In contemporary oncology practices there is an increasing emphasis on concurrent evaluation of multiple genomic alterations within the biological pathways driving tumorigenesis. At the foundation of this paradigm shift are several commercially available tumor panels using next-generation sequencing to develop a more complete molecular blueprint of the tumor. Ideally, these would be used to identify clinically actionable variants that can be matched with available molecularly targeted therapy, regardless of the tumor site or histology. Currently, there is little information available on the post-analytic processes unique to next-generation sequencing platforms used by the companies offering these tests. Additionally, evidence of clinical validity showing an association between the genetic markers curated in these tests with treatment response to approved molecularly targeted therapies is lacking across all solid-tumor types. To date, there is no published data of improved outcomes when using the commercially available tests to guide treatment decisions. The uniqueness of these tests from other genomic applications used to guide clinical treatment decisions lie in the sequencing platforms used to generate large amounts of genomic data, which have their own related issues regarding analytic and clinical validity, necessary precursors to the evaluation of clinical utility. The generation and interpretation of these data will require new evidentiary standards for establishing not only clinical utility, but also analytical and clinical validity for this emerging paradigm in oncology practice.
Women with early stage breast cancer frequently receive adjuvant chemotherapy to prevent recurrence; however, not all patients benefit. Recently, gene expression marker panels, such as Oncotype DX, that may better predict risk of breast cancer recurrence have become commercially available and are being used to guide treatment decisions. Oncotype DX analyzes the expression of 21 genes within a tumor to determine a recurrence score that corresponds to a specific likelihood of breast cancer recurrence within 10 years of the initial diagnosis, as well as response to adjuvant treatment. We examined the published literature on the analytic validity, clinical validity, and clinical utility of Oncotype DX in guiding adjuvant treatment decisions in women with lymph node-positive breast cancer.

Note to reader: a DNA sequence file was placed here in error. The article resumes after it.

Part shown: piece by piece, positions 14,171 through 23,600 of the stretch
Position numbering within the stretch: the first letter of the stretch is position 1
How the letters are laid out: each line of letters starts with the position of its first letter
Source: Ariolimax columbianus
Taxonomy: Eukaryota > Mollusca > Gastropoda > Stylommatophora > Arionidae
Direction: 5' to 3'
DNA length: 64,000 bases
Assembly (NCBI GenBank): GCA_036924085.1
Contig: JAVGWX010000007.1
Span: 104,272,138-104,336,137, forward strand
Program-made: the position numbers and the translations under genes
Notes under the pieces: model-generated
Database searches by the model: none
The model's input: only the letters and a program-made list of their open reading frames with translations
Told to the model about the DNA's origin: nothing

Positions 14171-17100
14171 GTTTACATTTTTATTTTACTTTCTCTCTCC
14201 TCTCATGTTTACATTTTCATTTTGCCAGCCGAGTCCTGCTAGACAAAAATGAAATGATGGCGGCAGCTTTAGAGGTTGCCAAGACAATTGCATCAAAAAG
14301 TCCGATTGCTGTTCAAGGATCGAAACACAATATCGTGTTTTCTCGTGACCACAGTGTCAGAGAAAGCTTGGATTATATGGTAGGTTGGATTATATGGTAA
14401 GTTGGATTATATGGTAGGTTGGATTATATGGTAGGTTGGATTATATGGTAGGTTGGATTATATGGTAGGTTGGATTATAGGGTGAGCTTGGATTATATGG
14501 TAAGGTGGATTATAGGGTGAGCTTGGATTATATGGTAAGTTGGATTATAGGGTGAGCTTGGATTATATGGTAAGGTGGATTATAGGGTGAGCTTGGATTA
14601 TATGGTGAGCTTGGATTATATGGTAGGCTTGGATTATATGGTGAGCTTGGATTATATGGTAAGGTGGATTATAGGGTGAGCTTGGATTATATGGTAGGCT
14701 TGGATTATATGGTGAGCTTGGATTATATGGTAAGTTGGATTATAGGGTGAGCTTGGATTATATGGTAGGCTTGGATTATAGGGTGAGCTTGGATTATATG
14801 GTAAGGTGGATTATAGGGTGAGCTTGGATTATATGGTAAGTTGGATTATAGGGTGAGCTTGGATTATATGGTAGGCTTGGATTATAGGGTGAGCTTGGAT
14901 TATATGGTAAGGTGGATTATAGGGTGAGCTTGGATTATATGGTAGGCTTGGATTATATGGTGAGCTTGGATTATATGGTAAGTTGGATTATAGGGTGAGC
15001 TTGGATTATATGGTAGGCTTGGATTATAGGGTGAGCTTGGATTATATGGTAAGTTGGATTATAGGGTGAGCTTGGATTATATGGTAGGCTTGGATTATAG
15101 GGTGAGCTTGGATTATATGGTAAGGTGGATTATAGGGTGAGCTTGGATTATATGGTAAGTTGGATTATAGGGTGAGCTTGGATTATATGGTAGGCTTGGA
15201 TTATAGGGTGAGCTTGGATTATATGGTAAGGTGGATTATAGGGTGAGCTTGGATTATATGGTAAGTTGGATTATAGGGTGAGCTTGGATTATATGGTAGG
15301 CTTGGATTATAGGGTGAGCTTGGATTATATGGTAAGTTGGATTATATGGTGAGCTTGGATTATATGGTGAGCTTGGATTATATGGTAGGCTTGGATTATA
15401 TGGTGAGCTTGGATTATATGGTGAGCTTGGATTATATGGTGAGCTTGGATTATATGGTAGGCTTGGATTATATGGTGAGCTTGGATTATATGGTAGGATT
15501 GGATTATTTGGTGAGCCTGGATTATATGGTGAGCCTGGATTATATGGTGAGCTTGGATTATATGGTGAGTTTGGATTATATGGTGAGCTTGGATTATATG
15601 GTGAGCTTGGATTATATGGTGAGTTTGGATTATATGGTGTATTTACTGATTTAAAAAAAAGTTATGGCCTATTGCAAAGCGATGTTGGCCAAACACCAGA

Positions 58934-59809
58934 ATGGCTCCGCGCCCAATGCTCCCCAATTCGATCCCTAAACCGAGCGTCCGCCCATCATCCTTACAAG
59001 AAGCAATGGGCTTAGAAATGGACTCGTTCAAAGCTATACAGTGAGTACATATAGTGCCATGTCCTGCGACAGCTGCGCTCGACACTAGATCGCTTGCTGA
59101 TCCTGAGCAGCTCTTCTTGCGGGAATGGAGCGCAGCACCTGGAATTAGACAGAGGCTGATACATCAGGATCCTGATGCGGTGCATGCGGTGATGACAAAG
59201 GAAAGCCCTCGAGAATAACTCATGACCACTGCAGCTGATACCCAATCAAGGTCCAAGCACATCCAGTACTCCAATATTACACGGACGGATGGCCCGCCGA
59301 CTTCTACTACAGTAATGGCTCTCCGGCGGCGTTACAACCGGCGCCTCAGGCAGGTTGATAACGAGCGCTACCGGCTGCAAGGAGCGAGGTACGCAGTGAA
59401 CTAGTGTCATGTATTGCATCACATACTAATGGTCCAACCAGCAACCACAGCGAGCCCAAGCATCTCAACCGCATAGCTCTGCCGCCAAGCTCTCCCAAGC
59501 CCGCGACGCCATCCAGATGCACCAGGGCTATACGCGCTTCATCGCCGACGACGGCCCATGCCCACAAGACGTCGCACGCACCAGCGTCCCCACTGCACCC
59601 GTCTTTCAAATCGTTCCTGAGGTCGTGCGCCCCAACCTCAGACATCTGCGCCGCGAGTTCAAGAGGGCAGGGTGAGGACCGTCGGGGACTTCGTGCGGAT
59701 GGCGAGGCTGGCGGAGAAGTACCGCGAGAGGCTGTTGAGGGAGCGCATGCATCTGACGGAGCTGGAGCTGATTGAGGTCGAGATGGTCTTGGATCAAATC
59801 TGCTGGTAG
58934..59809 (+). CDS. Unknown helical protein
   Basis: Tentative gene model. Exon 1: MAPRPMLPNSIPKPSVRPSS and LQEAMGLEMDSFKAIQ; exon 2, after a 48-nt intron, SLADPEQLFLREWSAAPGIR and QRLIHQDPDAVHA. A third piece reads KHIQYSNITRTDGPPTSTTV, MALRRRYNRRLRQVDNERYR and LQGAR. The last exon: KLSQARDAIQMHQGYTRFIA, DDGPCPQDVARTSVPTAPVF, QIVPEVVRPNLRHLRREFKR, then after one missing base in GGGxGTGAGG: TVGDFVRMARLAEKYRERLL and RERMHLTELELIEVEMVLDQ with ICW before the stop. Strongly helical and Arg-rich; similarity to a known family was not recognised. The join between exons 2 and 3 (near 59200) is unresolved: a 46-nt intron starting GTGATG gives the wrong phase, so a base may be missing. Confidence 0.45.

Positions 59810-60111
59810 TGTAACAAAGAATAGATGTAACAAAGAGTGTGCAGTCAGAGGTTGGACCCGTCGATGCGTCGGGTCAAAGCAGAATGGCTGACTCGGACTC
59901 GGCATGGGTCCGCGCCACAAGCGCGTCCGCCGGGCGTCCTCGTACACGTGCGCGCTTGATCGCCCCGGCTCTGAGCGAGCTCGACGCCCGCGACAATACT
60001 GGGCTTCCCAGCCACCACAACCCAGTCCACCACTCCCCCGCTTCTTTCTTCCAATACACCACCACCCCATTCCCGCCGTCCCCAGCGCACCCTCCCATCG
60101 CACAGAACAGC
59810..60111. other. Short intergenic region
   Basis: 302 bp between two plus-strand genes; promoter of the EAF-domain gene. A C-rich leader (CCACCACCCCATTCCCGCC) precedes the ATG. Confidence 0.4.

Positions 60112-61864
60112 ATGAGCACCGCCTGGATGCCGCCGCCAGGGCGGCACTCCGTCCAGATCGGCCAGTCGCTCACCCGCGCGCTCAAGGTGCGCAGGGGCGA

Lung cancer is the second most common cancer and the leading cause of cancer-related deaths in the United States. Moreover, advanced non-small-cell lung cancer (NSCLC) is considered an incurable disease and current treatment approaches provide marginal improvement in overall survival at the expense of substantial morbidity and mortality, highlighting the need for new, less toxic treatment approaches. Tyrosine kinase inhibitors, such as erlotinib (Tarceva®), have been developed and approved as maintenance, second- and third-line treatment options in unselected advanced NSCLC patients (2, 15). However, subgroup analyses from the initial clinical trials consistently showed that patients with epidermal growth factor receptor (EGFR) mutations who received erlotinib had higher rates of response and better progression-free and overall survival, leading to clinical trials specifically focused on the use of tyrosine kinase inhibitors as first-line therapy in these patients. We examined the published literature on the analytic validity, clinical validity, and clinical utility of EGFR mutational testing in guiding first-line therapy use of erlotinib to treat advanced NSCLC and we briefly summarized the current lung cancer screening guidelines. The primary goal was to provide a basic overview of EGFR mutational testing and use of erlotinib as first-line therapy and identify gaps in knowledge and evidence that affect the recommendation and adoption of the test in advanced NSCLC treatment management strategies.